Google "free credit score," and you'll be pointed to websites that exploit your interest by luring you to expensive credit-monitoring services that cost as much as $200 a year.
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But now, some consumers can get their first truly free credit score, if they're credit-card holders at First National Bank of Omaha or Barclaycard U.S., two of the 10 largest issuers of credit cards in the U.S.
The free scores, which customers can see updated every month, are the actual FICO scores used by the lender to grant or deny credit and set interest rates, not the myFICO, PLUS, VantageScore, or other so-called "educational" scores sold to consumers, which are not actually used by many, or sometimes any, lenders, insurers, or other businesses.
These same scores are also used to monitor how well you handle your account and to determine whether your credit line should be raised or if you've gotten too deep in debt. The free scores also come with an explanation of the top two factors driving the score, which gives you useful guidance on how to improve your score.
Find out why Consumer Reports advises against buying useless credit scores.
The new transparency is an important reversal of policy by FICO, the influential predictive analytics company that invented credit scoring in 1958. Although the company sells "educational" FICO scores to consumers through credit bureaus and its own myFICO.com, until now, the company hasn't let consumers see the proprietary and confidential scores actually used by lenders--except as required by federal law. (For example, you're entitled to get the actual score used in qualifying for a mortgage or when it results in the consumer being turned down for credit or getting less favorable interest rates and lending terms than most other consumers get.)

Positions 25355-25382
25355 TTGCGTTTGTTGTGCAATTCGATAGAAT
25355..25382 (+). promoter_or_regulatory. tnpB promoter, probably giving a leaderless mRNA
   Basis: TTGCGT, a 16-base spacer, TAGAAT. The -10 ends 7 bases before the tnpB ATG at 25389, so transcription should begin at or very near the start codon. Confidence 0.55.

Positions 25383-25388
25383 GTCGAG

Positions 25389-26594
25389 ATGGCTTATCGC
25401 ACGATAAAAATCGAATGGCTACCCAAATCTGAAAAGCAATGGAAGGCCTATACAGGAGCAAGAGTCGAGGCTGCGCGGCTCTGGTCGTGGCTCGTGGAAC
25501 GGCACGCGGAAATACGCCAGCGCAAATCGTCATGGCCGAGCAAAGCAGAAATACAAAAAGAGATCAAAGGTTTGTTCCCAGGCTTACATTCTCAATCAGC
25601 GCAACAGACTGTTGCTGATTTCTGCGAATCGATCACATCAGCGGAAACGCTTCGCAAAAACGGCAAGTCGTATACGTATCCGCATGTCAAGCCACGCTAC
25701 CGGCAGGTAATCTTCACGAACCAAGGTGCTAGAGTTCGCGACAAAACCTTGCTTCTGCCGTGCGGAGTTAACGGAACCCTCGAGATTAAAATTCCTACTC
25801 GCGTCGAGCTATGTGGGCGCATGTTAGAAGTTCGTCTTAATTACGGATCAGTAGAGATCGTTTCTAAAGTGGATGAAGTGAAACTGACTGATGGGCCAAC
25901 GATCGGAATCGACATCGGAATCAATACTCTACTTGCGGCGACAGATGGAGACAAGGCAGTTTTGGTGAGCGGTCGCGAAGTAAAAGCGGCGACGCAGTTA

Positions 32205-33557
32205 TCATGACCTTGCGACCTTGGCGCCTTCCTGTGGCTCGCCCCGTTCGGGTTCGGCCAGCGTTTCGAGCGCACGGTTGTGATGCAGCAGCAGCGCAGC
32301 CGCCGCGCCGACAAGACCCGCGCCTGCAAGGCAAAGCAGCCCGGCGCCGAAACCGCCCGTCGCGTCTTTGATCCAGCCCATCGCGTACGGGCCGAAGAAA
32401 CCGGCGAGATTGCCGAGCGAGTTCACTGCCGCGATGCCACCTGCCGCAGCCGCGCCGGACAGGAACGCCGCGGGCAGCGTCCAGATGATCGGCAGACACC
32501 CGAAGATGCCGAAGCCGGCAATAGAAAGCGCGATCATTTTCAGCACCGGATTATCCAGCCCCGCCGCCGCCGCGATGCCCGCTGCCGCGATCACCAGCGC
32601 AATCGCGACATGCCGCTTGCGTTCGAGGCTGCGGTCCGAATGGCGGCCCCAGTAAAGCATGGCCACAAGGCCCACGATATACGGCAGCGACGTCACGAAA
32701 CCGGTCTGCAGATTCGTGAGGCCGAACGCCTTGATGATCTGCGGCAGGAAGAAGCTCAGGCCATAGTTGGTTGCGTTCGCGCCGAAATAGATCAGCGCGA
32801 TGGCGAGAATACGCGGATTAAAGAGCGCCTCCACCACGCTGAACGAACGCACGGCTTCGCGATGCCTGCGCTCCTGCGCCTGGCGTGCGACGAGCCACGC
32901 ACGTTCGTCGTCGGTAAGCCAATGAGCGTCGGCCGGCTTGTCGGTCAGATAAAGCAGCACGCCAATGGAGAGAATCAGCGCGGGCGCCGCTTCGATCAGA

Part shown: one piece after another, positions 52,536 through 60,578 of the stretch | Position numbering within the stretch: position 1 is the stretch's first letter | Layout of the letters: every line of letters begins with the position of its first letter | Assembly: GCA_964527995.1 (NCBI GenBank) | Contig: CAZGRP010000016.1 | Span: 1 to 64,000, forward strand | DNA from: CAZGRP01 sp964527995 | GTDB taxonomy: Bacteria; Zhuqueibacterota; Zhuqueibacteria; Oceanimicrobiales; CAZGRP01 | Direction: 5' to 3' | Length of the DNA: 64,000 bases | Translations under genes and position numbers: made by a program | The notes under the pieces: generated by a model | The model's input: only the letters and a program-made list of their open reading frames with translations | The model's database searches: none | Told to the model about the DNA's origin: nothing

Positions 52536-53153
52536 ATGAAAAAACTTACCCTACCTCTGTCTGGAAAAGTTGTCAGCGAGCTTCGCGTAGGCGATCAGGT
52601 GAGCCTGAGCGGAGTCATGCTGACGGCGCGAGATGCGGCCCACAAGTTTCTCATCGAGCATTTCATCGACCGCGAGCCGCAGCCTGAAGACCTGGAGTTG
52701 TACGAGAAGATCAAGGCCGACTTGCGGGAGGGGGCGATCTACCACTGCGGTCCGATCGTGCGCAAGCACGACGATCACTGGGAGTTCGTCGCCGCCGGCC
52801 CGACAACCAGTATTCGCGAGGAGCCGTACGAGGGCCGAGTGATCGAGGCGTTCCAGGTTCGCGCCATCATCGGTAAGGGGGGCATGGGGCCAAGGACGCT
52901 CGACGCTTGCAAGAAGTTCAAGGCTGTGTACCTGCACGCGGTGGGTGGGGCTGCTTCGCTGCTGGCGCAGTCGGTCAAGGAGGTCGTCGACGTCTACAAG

Those secret scores can depart meaningfully from the same consumer's educational scores. That, in turn, can mislead a consumer into believing he qualifies for credit, based on the educational score, then leave him hanging after being denied a loan based on a different, confidential score.
"Ultimately, we do want consumers to know their credit scores, because an informed consumer is a responsible consumer and can get more credit at a better price," says Anthony Sprauve, senior consumer credit specialist at FICO.
FICO expects other lenders that use its scores to follow Barclaycard's and FNBO's lead. "It's a first step in making free scores available to consumers," says Sprauve.
But FICO also sees the handwriting on the wall. The Free Access to Credit Scores Act, introduced in both houses of Congress last Spring, would give consumers a legal right to the actual credit scores used by lenders. "We want to get out ahead of the curve here," says Sprauve.
"This is really good news," says Pamela Banks, senior policy analyst at Consumers Union, the advocacy arm of Consumer Reports, which endorses the Free Access to Credit Scores Act.
Banks says that Congress, consumer advocates, and the Consumer Financial Protection Bureau are chipping away at the credit reporting and scoring industry's wall of secrecy, to make the information more transparent. FICO's, FNBO's, and Barclaycard's move today is the latest chip.
"The industry is keenly aware that we're going to continue pursuing this," says Banks.
On Nov. 4, we corrected two errors in this report. The free FICO scores are the same ones used by lenders to grant credit and monitor how well the account is being managed; they are not two different scores, as originally reported. Also, the scores are not yet available to Barclaycard's private-label card holders, as originally implied.
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